Do we need a sugar tax too?

Many were excited to hear of the sugar tax passing in the UK last month, as announced by chief campaigner Jamie Oliver and the UK parliament. You can read about it here  and you can – thanks to Sarah Wilson – you can sign an Aussie version of the petition being called for here: SIGN HERE

Many were not so sure it was the answer in the discussion thread we shared on facebook (search ‘sugar tax UK’ on the page). I don’t think anything is “THE” answer but I certainly believe it’s a great part of the answer to driving greater awareness and lowering sugar. Sugar harms some more than others and there’s always the personal responsibility argument but when you look at the insidious and complex marketing that big soft drink companies employ to have us believe it’s the answer to a problem, or the brightness in our day, you can easily see how we get reeled into such products over the decades.

I’m reassured thanks to social media and a two way brand conversation these days, that we can drive much greater awareness than ever before to ensure these don’t become every day consumed items – if at all.

The reason I know it’s necessary deep in my heart, is that when you visit a remote community in Australia or a developing country / poor areas in the likes of Mexico, India or Mauritius where I am now and seeing it first hand, you can see that these big companies prey on low nutrition awareness in low socio economic areas, and go crazy with the marketing and being the answer to their otherwise ‘sad’ lives (Not MY use of words, theirs in the between the lines messaging)

Mauritius where I’m from on Mum’s side is considered a developing country. I’m here right now as you guys know These big soft drink companies prey on low education and income communities with their marketing – “Refresh your life here” is the slogan on every branded corner store (and they’re ALL branded coke or Kraft processed cheese, but mainly coke and stores are remunerated handsomely for their allowing the brand to pain their shop / add their posters and signs). Coke is sold as an affordable-for-all taste of luxury / big brand and it’s status to be able to serve it to your friends / it shows you care / it’s sold as a moment of happiness that even the lowest of socio economic groups can afford. That’s wrong on every level because these are the exact countries that cannot afford health care costs soaring along with the diabetes rates. It’s time to tax companies who push something knowingly bad.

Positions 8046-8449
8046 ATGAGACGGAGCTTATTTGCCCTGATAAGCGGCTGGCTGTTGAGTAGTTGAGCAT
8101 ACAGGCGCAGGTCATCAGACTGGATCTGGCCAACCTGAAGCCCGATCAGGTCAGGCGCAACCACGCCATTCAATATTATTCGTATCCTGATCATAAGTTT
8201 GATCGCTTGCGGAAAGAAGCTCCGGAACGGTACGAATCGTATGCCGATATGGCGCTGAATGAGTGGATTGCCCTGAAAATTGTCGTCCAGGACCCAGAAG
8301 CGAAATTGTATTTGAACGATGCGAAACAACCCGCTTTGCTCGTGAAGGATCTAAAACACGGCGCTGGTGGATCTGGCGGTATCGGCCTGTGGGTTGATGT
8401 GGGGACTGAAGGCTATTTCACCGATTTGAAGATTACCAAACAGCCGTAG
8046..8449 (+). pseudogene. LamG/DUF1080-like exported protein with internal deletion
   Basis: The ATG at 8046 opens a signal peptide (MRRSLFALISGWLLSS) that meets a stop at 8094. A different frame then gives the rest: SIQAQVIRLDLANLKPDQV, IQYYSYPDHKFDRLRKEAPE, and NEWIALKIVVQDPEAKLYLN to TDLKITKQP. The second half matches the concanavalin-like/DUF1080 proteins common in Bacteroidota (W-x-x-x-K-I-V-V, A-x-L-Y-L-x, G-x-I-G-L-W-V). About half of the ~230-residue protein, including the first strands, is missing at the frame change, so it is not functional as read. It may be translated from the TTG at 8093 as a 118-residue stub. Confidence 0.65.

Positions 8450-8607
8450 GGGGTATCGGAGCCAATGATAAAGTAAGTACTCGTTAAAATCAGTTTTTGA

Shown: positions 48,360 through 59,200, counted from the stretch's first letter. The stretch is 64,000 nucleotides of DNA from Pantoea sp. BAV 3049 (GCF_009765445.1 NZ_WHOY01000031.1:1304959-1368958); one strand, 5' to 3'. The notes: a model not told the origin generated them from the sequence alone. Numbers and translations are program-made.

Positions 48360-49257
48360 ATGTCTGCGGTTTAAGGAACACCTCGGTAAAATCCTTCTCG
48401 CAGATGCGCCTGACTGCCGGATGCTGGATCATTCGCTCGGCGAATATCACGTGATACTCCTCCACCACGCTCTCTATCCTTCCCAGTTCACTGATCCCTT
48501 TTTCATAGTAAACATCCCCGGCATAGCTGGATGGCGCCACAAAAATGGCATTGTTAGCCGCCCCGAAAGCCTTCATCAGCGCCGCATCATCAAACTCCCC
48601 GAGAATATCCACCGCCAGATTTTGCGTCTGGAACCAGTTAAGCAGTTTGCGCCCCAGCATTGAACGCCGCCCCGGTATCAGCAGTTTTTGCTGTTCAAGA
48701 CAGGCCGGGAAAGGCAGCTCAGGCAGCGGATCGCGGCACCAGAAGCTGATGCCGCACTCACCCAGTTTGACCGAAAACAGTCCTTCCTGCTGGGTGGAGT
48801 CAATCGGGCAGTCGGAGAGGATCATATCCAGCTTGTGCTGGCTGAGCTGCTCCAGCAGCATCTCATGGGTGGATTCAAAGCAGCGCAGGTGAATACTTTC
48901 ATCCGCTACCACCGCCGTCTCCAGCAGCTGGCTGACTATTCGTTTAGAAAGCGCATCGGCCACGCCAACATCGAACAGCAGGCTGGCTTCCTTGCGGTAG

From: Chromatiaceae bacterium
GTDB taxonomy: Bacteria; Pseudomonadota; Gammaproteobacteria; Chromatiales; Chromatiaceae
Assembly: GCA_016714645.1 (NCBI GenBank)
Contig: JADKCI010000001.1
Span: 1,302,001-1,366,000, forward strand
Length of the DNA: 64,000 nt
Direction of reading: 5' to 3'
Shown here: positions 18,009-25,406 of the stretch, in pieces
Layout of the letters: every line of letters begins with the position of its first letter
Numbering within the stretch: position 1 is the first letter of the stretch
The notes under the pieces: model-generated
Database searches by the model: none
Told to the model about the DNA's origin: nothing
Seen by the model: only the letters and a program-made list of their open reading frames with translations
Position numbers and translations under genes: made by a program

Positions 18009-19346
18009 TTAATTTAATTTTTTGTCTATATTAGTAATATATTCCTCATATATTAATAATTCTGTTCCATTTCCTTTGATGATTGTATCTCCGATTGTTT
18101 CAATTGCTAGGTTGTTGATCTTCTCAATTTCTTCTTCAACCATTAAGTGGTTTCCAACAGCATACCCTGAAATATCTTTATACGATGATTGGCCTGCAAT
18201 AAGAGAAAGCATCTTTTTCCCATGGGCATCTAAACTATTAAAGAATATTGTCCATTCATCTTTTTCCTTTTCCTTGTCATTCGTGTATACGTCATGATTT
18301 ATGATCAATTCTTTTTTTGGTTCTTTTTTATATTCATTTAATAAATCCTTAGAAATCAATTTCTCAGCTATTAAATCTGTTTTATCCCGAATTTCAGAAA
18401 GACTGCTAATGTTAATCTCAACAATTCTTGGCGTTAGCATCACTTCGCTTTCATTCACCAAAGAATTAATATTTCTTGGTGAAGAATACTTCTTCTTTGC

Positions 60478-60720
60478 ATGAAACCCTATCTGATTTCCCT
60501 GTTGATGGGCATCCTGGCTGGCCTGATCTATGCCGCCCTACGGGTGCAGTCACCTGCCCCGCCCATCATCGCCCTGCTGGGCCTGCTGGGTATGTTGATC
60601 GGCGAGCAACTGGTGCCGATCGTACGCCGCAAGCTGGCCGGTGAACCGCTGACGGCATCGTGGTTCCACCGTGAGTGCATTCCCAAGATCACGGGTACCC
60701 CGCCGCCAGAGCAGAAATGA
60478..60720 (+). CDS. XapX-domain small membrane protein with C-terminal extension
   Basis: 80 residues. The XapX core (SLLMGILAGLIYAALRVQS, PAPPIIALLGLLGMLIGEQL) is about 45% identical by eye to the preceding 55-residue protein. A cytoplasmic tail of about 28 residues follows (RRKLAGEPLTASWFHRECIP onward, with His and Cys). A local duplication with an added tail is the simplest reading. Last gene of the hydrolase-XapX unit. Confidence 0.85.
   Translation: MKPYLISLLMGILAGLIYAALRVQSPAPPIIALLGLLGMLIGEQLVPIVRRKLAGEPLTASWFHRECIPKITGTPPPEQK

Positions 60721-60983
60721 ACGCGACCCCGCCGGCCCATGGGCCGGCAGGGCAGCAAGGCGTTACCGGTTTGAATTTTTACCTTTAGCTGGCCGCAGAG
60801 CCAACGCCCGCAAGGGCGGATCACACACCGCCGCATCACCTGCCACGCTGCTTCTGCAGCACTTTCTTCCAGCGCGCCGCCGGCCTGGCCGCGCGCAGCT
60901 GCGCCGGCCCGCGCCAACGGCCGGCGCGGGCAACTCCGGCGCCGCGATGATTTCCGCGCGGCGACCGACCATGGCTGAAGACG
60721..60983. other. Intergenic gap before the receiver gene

EDJX8X Mauritius, Vacoas, men outside La Marie National Store, red painted rural shop

Mauritius, Vacoas, men outside La Marie National Store, red painted rural shop

If you didn’t see this documentary in 2012 on ABC “Globesity” it is an absolute must! Tell me after watching it that it should be left up to people to ‘choose’. Devastating…

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If you saw That Sugar film you’ll know about the Mai Wiru community featured. 360 people, 40,000L soft drink a year. An inspiring read about what they’re trying to achieve. http://maiwirufoundation.org/

Sarah Wilson shred a few statistics with me recently that also beg the need for us all to unite over this issue. Sugar isn’t the enemy full stop – There is no black or white. Whole fruit, the odd cake or bikkie, adding a little honey or maple syrup to a spicy casserole or curry… These aren’t what are causing obesity and alarming rates of diabetes. It’s the hidden sugars in everything and the crazy levels in every day consumed soft drinks and iced teas that really drive our levels sky high.

Here’s a few key points that explain why Sarah decided to ignite the cause for a sugar tax in Australia.
  • “Among Aussie kids 2-16 years, almost 30 per cent of their daily sugar intake is coming from soft drinks. It’s the perfect place to start this fight.”
  • “Liquid sugar is the most dangerous form of sugar – it’s a large and fast dumping to the liver causing the liver to freak out, thus creating the metabolic havoc that leads to obesity.”
  • “A can of coke is 9tsp of sugar. The WHO recommend kids have no more than 3tsp of added sugar a day.”
  • “Australia has the fastest growing rates of obesity in the world;  we’re drinking 270 cans of soft drink a year.”
  • “The average Australian kid drinks 1.2 cans of soft drink per day.”

SO while YOU who reads this blog might not necessarily be drinking the stated soft drink amounts daily if these are the averages, then it’s pretty darn clear than MANY people are. Many people simply don’t realise. Many aren’t given the tools to learn otherwise or the action steps to help transition their families away. Many feel unable to instil boundaries. Our signatures can help start the conversation with our leaders and get sugary drinks taxed to increase revenues that – hopefully as with the UK – will go towards health care and education.

Sarah has also shared some reasons and rebuttals to common comments that are similar to the discussions we had on the Low Tox Life FB page the day the tax came through. You can read those here.

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I’ve signed. I’d love you to too. Here it is again. It may not be the silver bullet but it’s certainly a part of the awareness needed and the accountability we should demand, not just of consumers, but of companies who make and market knowingly harmful products.

What are your thoughts?

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